Wednesday, December 28, 2005

Peace on Earth… thanks to Globalization

Dan Griswold at CATO explains why instances of war and conflict are steadily decreasing around the world (and please note all neo-cons, it has nothing to do with a big stick or some theory of preemption):
Many causes lie behind the good news -- the end of the Cold War and the spread
of democracy, among them -- but expanding trade and globalization appear to be
playing a major role. Far from stoking a "World on Fire," as one misguided American author has argued, growing commercial ties between nations have had a dampening effect on armed conflict and war, for three main reasons.
First, trade and globalization have reinforced the trend toward democracy, and democracies don't pick fights with each other. Freedom to trade nurtures democracy by expanding the middle class in globalizing countries and equipping people with tools of communication such as cell phones, satellite TV, and the Internet. With trade comes more travel, more contact with people in other countries, and more exposure to new ideas. Thanks in part to globalization, almost two thirds of the world's countries today are democracies -- a record high.

Second, as national economies become more integrated with each other, those nations have more to lose should war break out. War in a globalized world not only means human casualties and bigger government, but also ruptured trade and investment ties that impose lasting damage on the economy. In short, globalization has dramatically raised the economic cost of war.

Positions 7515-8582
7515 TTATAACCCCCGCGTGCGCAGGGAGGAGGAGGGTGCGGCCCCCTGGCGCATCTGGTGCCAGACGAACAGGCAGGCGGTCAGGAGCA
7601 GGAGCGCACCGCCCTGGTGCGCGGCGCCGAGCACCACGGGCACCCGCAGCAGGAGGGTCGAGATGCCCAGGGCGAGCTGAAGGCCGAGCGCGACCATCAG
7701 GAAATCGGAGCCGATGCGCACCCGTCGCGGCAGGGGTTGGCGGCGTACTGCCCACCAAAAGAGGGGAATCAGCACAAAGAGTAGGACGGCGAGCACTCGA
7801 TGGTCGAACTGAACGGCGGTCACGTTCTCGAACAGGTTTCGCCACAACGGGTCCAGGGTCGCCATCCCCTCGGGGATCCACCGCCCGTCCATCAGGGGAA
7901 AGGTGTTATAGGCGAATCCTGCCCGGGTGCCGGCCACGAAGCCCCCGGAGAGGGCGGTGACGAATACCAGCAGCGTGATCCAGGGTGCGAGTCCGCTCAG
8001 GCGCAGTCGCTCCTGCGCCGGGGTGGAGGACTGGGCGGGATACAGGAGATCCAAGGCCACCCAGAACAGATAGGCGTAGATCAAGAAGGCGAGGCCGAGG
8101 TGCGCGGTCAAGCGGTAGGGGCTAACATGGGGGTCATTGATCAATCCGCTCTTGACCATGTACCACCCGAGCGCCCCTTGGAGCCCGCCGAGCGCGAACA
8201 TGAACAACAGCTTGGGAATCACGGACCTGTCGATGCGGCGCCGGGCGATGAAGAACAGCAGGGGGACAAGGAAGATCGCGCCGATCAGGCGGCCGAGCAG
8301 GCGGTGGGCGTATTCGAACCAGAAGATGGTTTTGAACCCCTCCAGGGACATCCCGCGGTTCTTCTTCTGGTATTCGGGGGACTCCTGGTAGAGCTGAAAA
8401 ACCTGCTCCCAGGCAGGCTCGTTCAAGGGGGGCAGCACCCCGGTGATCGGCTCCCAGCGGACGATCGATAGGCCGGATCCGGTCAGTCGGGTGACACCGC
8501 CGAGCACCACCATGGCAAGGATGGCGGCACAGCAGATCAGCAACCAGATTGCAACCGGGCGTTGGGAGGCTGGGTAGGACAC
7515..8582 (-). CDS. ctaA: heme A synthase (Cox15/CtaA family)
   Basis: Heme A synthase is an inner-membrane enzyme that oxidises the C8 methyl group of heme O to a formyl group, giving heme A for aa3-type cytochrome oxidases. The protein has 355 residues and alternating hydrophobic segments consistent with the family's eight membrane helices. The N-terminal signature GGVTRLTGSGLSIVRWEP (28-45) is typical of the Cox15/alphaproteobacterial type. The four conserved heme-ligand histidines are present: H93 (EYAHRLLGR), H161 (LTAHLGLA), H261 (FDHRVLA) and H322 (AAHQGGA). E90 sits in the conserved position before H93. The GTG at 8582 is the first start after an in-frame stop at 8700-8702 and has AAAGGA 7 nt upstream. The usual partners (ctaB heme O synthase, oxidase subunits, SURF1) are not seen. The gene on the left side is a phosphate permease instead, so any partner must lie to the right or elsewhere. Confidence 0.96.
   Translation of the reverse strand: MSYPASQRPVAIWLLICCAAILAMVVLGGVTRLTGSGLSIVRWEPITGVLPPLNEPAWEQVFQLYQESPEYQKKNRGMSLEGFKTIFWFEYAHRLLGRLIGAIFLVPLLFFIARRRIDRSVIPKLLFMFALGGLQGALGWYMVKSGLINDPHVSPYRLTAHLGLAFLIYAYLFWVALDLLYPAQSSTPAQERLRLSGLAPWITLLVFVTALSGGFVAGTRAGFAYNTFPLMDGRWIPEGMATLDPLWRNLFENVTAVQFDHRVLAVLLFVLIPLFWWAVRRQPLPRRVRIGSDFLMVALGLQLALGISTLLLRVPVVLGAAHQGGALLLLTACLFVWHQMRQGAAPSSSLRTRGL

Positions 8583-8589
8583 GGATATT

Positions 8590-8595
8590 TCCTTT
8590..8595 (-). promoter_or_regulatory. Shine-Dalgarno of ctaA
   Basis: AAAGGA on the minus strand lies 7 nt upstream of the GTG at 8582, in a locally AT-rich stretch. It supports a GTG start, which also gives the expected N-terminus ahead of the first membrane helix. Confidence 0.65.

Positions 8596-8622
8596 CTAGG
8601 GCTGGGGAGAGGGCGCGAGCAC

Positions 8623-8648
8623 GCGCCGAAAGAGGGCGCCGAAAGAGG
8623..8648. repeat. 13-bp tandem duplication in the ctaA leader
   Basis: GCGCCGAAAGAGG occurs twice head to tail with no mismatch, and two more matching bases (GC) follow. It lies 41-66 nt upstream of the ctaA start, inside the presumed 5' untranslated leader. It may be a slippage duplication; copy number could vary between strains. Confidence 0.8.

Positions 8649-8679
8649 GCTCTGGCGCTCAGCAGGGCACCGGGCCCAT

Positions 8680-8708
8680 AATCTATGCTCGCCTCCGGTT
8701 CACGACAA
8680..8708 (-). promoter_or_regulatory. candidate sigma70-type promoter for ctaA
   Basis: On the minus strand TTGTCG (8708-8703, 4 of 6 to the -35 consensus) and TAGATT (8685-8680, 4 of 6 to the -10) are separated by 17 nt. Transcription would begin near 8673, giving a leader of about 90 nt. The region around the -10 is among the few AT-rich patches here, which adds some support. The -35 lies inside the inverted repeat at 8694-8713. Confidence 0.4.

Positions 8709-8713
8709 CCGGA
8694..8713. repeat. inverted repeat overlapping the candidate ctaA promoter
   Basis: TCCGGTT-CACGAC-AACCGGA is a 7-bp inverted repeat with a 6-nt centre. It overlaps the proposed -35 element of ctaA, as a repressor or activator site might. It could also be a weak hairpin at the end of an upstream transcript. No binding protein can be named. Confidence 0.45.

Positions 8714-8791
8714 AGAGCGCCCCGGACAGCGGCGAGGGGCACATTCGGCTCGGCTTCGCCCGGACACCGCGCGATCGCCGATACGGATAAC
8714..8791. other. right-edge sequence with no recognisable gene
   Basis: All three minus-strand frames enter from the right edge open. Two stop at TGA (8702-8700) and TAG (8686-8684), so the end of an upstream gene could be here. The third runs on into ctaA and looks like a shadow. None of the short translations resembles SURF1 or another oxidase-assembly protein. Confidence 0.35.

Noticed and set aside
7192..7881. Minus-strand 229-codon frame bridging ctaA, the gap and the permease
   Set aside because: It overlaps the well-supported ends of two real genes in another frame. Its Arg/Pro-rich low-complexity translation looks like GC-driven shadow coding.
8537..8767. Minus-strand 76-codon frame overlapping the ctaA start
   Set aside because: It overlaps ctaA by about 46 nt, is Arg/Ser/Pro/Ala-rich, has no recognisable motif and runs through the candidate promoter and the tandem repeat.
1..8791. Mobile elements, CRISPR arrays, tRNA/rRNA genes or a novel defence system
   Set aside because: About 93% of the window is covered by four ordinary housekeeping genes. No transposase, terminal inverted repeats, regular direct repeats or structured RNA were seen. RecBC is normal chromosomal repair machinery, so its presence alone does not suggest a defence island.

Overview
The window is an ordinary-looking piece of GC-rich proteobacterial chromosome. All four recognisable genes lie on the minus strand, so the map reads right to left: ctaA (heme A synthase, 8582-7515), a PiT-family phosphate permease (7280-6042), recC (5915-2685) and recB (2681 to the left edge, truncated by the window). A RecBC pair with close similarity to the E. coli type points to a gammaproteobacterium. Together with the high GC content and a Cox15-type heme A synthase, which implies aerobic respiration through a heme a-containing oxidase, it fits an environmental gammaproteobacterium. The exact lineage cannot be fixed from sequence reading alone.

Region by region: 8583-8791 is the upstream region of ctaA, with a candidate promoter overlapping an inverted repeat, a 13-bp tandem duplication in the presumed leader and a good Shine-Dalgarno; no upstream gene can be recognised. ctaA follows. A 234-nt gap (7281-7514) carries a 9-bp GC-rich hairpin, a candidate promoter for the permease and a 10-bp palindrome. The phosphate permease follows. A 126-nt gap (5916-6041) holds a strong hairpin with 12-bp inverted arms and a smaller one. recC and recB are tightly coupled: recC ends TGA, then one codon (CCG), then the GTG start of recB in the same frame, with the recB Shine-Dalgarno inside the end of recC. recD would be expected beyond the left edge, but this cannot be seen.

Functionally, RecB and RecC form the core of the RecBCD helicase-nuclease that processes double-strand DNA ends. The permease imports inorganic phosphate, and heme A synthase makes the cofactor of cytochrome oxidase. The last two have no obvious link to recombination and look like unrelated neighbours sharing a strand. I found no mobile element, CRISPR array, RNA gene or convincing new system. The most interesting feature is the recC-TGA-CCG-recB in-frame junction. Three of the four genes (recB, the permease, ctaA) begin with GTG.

Third, globalization allows nations to acquire wealth through production and trade rather than conquest of territory and resources. Increasingly, wealth is measured in terms of intellectual property, financial assets, and human capital. Those are assets that cannot be seized by armies. If people need resources outside their national borders, say oil or timber or farm products, they can acquire them peacefully by trading away what they can produce best at home.
Good stuff. Read the whole thing here. And, note to Bono:
Much of the political violence that remains in the world today is concentrated in the Middle East and Sub-Saharan Africa -- the two regions of the world that are the least integrated into the global economy. Efforts to bring peace to those regions must include lowering their high barriers to trade, foreign investment, and domestic entrepreneurship.